3 Baylor vs. 14 UC Santa Barbara. The late-season slump makes the Bears beatable with the Gauchos of the Big West certainly feeling like they can notch an upset. While Baylor has three solid scorers in Keyonte George (15.8 ppg), Adam Flagler (15.5) and LJ Cryer (14.5), its defense has often sprung leaks and is allowing 70.3 points per game. Santa Barbara is red hot with seven straight victories and Big West Player of the Year Ajay Mitchell is ready to make some March Madness noise with averages of 16.4 points and 5.1 assists.
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–Ryan Kalkbrenner, Creighton: The 7-foot-1 center is averaging a team-best 15.4 points and leads the nation by shooting 71.4 percent from the field. All five Bluejays starters average over 11 points but nobody is more important to the team than Kalkbrenner. He also has added motivation because he injured a knee in the first-round victory over San Diego State in last year’s NCAA Tournament and missed the second-round loss against eventual champion Kansas.
–Erik Stevenson, West Virginia: The sharpshooter runs hot and cold and the Mountaineers could rack up two wins in Birmingham if the good version shows up. Stevenson (15.5 ppg, 77 treys) recently averaged 24.6 points over a five-game stretch immediately after averaging 5.3 over a three-game span. He also topped 30 points twice during a three-game stretch earlier in the season after being 18 of 67 (26.9 percent) from the field over the previous six contests.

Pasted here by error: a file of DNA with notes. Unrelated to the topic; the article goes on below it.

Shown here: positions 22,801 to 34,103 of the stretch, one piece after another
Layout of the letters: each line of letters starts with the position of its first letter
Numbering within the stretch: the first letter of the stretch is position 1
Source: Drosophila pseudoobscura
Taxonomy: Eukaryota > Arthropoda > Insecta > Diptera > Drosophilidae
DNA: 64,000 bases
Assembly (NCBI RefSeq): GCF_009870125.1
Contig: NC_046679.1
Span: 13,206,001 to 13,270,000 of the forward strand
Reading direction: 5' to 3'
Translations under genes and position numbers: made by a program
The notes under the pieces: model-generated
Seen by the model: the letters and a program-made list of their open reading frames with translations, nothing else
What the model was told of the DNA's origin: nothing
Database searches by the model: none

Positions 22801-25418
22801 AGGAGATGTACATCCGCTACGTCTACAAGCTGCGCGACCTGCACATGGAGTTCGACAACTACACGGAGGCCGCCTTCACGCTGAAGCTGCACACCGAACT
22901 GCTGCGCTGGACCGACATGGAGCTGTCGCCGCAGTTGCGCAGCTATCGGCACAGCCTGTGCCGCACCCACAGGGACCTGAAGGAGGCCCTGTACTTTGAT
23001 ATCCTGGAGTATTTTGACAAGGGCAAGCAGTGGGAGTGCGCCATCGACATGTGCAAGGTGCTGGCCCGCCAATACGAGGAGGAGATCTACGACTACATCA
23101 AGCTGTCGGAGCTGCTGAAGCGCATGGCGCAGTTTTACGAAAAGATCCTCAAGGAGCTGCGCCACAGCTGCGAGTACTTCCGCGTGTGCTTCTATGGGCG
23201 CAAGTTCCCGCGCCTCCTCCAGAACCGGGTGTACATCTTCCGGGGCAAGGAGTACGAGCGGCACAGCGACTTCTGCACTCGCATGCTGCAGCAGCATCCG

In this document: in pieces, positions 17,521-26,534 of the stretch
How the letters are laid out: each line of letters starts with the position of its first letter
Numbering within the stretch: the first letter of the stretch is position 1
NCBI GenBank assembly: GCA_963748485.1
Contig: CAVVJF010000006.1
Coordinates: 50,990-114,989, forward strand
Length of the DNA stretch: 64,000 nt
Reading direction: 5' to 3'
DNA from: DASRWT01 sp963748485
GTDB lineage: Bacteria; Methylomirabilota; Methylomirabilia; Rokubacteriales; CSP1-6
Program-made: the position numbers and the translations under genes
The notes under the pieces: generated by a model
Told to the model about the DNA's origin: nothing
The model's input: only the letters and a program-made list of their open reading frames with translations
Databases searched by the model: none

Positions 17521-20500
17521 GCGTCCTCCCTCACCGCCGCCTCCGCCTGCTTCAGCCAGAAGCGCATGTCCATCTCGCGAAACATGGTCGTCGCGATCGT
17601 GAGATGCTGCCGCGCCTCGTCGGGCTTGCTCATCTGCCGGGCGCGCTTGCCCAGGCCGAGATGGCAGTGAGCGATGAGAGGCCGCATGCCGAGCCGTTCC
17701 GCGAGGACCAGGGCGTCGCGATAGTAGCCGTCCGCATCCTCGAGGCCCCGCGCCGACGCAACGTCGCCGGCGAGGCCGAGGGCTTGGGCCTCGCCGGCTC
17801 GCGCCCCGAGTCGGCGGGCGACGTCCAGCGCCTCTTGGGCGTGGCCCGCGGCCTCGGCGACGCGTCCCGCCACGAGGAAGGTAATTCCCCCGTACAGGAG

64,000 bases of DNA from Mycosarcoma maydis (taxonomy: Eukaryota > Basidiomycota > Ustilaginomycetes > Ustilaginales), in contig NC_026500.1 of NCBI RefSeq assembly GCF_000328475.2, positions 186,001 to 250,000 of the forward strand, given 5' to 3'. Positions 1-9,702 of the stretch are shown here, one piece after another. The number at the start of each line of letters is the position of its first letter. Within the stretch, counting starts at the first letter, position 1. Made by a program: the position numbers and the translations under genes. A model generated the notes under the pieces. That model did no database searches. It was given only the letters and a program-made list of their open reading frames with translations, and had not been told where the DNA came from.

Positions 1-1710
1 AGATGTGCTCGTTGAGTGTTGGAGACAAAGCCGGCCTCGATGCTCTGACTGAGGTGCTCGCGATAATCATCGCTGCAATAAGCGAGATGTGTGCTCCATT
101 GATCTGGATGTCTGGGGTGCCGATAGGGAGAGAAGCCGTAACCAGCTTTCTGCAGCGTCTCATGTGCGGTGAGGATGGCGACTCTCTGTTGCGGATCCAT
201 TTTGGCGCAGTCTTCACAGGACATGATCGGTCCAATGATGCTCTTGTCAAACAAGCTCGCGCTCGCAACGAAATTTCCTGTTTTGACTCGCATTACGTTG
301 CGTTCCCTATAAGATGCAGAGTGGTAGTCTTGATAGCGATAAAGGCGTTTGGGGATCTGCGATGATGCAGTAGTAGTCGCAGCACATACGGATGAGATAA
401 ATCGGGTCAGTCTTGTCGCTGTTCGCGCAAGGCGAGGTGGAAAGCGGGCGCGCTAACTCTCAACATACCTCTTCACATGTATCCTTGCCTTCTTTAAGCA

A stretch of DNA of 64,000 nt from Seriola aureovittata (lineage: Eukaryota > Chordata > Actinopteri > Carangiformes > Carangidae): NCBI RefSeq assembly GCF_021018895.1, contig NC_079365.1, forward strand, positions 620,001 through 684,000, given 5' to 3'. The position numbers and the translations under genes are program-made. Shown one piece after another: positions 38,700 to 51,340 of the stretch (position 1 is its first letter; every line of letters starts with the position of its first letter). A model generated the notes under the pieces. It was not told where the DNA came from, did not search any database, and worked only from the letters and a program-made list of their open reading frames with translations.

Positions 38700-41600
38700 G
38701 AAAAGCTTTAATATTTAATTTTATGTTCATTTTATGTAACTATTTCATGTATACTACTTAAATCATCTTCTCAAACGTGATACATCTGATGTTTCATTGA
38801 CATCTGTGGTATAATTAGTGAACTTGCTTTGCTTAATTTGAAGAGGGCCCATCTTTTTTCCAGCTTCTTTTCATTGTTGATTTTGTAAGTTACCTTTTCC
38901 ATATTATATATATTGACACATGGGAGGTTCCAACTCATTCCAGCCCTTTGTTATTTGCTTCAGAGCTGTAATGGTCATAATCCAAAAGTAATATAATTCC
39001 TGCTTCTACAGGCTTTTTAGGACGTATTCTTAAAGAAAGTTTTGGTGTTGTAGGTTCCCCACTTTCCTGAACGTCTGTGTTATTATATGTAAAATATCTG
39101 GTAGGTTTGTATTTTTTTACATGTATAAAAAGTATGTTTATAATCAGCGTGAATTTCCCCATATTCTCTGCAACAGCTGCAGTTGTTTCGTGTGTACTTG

–Nathan Mensah, San Diego State: The Aztecs annually take pride in their defense and the rock behind that philosophy is Mensah, who is the Mountain West Defensive Player of the Year for the second time. With guard Matt Bradley (12.9 ppg) the only double-digit scorer, Mensah’s contributions (6.2 ppg, 5.8 rpg, 50 blocked shots) are as valuable as anyone’s on a 27-6 team. Mensah ranks second all-time in rebounding (860) and second in blocked shots (221) in San Diego State history.
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–Creighton (-5.5) went 4-4 down the stretch and was whipped by 22 points by Xavier in the Big East semifinals. But North Carolina State finished 4-5 and was creamed by 26 by Clemson in the Atlantic Coast Conference quarterfinals. Look for the Bluejays to cover.
–Baylor (-10.5) hasn’t been playing like a Scott Drew-coached team as of late. Though the Bears should win the game, a hot team like Santa Barbara that hasn’t lost since Feb. 20 will likely cover the spread.
–West Virginia (-2) won four of its past six games with both losses coming against Kansas. Maryland has lost three of its last four games with two of the setbacks coming by double digits. Expect the Mountaineers to prevail.
OUT OF THE SOUTH: Arizona.
Will the pressure get to be too much for Alabama? Last season’s first-round loss is surely on the minds of some of the holdover players. Arizona has the look of a team ready to win this region. Virginia also is a club that could make a deep run. West Virginia could make an Elite Eight run if it is the club that knocks off the Crimson Tide.
–Field Level Media